Just stumbled across this and half-laughed/half-cringed:
*Brazil won in 1994; they also won in 1970.
Adding 1970 + 1994= 3964
*Argentina in 1986; before that in 1978.
1978 + 1986= 3964
*Germany won in 1990; before that in 1974. 1974 + 1990= 3964
*Brazil also won the Cup in 2002; before that in 1962. 1962+ 2002= 3964
Therefore subtracting 2010 from the magic number 3964 = 1954…
In 1954 the World Cup was won by Germany
Last night Julie and I watched Bolivian children making sacrifices to a clay deity/idol deep inside a cave – supposedly beyond where their Catholic God could be counted upon for protection – in the excellent movie The Devil’s Miner. She asked me if I were superstitious about anything and I replied pretty immediately, “no” and then jokingly knocked on the wood coffee table.
Buddhism has its fair share of superstition, in my opinion. Most of it evolved from customs of some sort, little signs of respect that lost their original meaning and became blind faiths. Like not putting a holy object on the floor. This I’ve experienced mainly with Tibetan Buddhists, and it extends to holy books and paintings and of course statues and the likes. So if you’re meditating on the floor and you have a book, find a shirt or pillow to put the book on. I can see both sides of this. On the one hand you should show respect for these things. I think you should respect all possessions and treat all as somewhat sacred, in opposition to the ‘disposable’ culture around us where people endlessly consume stuff they think they need and then never use… But sacred objects especially; we can develop a reverent relationship toward them which extends to their deeper meaning and significance and then to the community and teachers we share them with.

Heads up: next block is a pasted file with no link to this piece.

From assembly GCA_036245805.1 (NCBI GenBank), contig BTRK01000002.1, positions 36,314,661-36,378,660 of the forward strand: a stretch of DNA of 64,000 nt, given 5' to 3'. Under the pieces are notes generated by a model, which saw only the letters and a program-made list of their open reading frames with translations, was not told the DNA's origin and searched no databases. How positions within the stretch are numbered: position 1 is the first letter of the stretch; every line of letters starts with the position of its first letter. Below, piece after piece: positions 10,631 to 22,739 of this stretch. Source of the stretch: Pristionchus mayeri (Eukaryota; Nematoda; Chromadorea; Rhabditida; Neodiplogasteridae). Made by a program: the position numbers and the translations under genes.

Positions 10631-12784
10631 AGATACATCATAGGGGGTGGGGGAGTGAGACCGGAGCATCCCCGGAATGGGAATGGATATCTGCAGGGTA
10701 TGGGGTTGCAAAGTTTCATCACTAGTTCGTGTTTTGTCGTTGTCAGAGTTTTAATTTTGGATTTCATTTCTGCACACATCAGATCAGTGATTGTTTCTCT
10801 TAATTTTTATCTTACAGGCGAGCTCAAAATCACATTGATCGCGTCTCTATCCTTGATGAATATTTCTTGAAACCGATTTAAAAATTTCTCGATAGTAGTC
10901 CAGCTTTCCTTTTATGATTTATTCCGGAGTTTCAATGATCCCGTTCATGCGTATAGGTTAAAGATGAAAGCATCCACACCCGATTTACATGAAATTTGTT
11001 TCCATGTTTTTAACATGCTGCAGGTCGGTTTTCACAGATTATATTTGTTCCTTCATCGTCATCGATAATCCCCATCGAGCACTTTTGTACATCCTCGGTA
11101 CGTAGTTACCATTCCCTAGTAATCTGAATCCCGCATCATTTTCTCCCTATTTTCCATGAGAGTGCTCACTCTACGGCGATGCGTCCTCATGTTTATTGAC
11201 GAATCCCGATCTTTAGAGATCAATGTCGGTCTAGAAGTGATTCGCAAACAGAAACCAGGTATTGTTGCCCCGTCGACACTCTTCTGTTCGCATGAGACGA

On the other hand they’re just things. In this age, many of us have more books and devotional objects than we have shelves to put them on. Or we’re lazy. Or, hey, the floor ain’t so bad. (okay, so this side of the argument is a little shaky; maybe you’ve got better ideas).
I did hear and enjoy a “famous Zen story” (apologies for the butchery) about two monks in China who spent their winters in caves high above the nearest village. One year the snow was so bad that villagers couldn’t get to either of the monks for many weeks and they were feared dead. First the villagers made their way to one monk and found him frozen in his cave in perfect meditation posture with his small library of books neatly composed beside him. “Wow,” they thought, “what amazing devotion to the Dharma, this is a truly wise and venerable monk.” Then they reached the next one, fearing that he too was frozen. But they found him snoozing next to a small smoldering fire, his books completely gone but for a few pages sticking out of the ashes.
Better to be alive and in need of a new library (one just became available, I hear) than pious and dead.
On the personal side, superstition is one of the things that catapulted me out of Christianity (Catholicism) at a young age. Transubstantiation? Really? My feeling then was that if you believe that – a fact which seems to be impossible to even begin to verify in experience – you can be led to believe in pretty much anything (virgin mary grilled cheese sandwich, anyone?). Thanks to the good folks at Tricycle, we see that some Buddhists aren’t much different.
I also dated a woman, too, who was amazingly wrapped up in signs of all kinds. That was fine, as long as the ‘signs’ were positive and affirming. But when the signs became bizarre, contradictory, and unfathomably vague, I had my worries. Eventually it began to seem that whatever her psyche needed at the moment was the sign she would see. Sometimes it was simple things, a bird sighting or a special number on a licence plate; other times it was more complex like the “Germany must win” prediction above.
I’ve come to see these signs as things some people simply need for comfort. Did the Buddha really possess the 32 signs of a great man
? Does it matter? I should confess (haha
) that I’m reading Batchelor’s Confessions of a Buddhist Atheist
and loving it. Like a lot of things in the world, I cannot say that numerology or venerating termite nest Buddha’s are bad things or inherently wasteful.
But, like Batchelor, I see so much of the ‘thrust’ of the Buddha’s teachings – and the real nature of our worlds – going in a different direction that I cannot find much use in these things myself. A lot of very good people are also very superstitious. And a fair number of skeptics are obnoxious jerks. C’est la vie.